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Gamer is a 2009 American science fiction action thriller film written and directed by Mark Neveldine and Brian Taylor.[3] The film stars Gerard Butler as a participant in an online game in which participants can control human beings as players, and Logan Lerman as the player who controls him. Gamer was released in North America on September 4, 2009 and the United Kingdom on September 16, 2009.


In a near-future New York, eccentric Ken Castle (Michael C. Hall) has revolutionized the gaming industry with his invention of self-replicating nanites that replace existing brain cells and allow full control of all motor functions by a third party. The first major application of this technology is a game called Society, which allows gamers to control a real person in a pseudo community (much like current simulated worlds such as The Sims or Second Life but with far more telepresence and mind control). This generally boils down to the players engaging in all manner of debauchery, such as deliberately injuring their “characters”, engaging in sex with random people, and eating disgusting things because they don’t actually have to taste it. As a result, those who work as “characters” in Society are very well paid for their participation. A second game, Slayers, is a multiplayer, third-person shooter game with death-row prisoners as avatars in genuinely lethal battles. Any inmate who lives through thirty matches wins a full pardon. Simon, a seventeen-year old gamer (Logan Lerman) has control over the avatar, John “Kable” Tillman (Gerard Butler), the most recognizable face and the best soldier in Slayers due to having survived twenty-seven matches, far more than any other participant in Slayers’ history, marking him as one of the harder targets.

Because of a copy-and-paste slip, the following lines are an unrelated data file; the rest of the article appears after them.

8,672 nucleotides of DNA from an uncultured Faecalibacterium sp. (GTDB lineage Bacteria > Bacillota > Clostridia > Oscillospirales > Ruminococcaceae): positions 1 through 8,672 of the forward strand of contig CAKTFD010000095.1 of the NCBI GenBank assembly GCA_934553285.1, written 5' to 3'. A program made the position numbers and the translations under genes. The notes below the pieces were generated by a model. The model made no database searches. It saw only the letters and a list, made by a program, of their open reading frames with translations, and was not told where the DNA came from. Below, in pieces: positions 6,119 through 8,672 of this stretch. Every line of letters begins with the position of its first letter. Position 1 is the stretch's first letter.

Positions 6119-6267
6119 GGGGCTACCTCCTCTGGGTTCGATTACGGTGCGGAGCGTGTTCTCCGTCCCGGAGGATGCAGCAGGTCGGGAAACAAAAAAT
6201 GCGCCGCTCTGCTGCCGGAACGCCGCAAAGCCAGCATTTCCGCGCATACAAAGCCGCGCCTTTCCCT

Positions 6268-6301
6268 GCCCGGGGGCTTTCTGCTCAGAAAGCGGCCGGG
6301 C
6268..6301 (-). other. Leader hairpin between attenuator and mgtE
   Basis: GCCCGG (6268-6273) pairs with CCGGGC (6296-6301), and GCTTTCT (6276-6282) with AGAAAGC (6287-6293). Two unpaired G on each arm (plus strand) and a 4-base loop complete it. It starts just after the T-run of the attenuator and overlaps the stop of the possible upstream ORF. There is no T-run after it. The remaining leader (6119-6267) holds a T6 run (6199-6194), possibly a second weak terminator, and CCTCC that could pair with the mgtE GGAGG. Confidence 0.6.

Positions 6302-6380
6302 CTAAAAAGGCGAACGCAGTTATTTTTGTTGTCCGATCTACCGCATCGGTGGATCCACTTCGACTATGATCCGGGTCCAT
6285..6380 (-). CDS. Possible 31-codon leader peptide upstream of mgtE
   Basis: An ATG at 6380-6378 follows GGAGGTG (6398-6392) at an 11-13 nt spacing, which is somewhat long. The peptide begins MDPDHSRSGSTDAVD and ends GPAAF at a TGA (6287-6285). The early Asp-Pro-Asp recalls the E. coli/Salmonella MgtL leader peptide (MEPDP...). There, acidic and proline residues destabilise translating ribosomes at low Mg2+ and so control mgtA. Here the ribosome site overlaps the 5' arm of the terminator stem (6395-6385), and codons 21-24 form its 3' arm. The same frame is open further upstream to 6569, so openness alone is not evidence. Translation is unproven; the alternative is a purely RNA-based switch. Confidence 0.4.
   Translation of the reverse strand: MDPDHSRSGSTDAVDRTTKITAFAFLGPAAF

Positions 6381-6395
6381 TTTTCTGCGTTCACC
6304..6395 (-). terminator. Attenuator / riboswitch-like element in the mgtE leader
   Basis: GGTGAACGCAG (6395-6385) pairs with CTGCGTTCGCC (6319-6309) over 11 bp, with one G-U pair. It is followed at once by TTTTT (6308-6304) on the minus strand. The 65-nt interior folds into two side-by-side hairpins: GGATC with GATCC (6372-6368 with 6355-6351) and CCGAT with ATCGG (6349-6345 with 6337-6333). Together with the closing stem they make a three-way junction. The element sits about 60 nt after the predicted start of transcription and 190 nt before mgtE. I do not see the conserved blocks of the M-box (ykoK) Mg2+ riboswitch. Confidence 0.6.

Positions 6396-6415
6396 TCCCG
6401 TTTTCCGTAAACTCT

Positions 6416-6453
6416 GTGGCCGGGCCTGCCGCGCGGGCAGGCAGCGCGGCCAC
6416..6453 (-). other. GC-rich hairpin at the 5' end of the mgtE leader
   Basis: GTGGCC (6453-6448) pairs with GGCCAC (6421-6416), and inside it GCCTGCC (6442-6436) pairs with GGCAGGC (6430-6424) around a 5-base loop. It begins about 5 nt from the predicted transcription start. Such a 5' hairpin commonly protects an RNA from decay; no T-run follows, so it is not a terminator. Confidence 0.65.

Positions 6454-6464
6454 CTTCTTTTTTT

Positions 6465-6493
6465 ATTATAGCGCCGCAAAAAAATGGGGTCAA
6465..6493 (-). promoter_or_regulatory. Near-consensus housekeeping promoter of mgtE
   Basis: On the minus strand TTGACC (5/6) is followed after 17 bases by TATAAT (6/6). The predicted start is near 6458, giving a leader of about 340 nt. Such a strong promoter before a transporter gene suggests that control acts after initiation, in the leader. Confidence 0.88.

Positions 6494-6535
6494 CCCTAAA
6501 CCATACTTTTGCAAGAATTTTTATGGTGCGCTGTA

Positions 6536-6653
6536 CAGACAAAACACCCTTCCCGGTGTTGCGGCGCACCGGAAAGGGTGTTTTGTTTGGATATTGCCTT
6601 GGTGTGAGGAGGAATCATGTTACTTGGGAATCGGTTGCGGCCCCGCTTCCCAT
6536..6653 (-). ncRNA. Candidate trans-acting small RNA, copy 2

While Castle, now fabulously wealthy from the success of the two games, is interviewed on a talk show, an activist organization called the “Humanz” hijacks the broadcast and claims that Castle will eventually use the nanite technology to control people against their will. After a stranger gives Tillman a warning in his prison cell that the game’s mastermind plans to kill him, Tillman asks Simon to relinquish control over him in the thirtieth match. He uses this opportunity to escape and successfully drives out of the deathmatch arena while news outlets report that he has been officially listed as fragged.

Tillman is taken to the Humanz leader (Ludacris) who explains that the mind control technology can potentially be used without discretion on anyone, leading to the “extinction of independent thought”. Tillman seeks out his wife Angie (Amber Valletta), who has been working as an avatar for a particularly heinous Society player. After a violent confrontation with security he manages to escape with her. He returns to the Humanz base where the rebels deactivate the nanite cells in Angie’s brain.

Tillman reveals to the Humanz leader that he was convicted of murder when Castle used the mind control technology to force him to murder his best friend. Upon learning that Castle has adopted his daughter, Tillman infiltrates his mansion. Castle leads him to a room with a large basketball court and, after a song-and-dance number, using mind-controlled Slayer warriors as backup dancers, reveals that the nanites in his brain allow him to control others infested by the technology. To demonstrate, Castle beats Tillman savagely while restricting him from fighting back. Angie and their daughter are brought out after Castle reveals that most of the Humanz have been found and killed. Castle then allows Tillman to crawl to his family and attempts to force him to kill his own daughter, though Tillman resists. The last two members of the Humanz broadcast this confrontation and then give Simon control of Tillman. He interferes with Castle’s control and allows Tillman to move towards him.

The interference and Tillman’s prompting that Castle think about stabbing himself allows Tillman to shove the knife into Castle’s chest. After Castle dies, Tillman convinces Castle’s technicians to release them from the nanite control, as they have been “played” for too long.

The technician that does so, simply walks away, after saying “Well played, Kable”. The film closes with a shot of the Tillmans road-tripping, much like Kable’s first flashback about his family.


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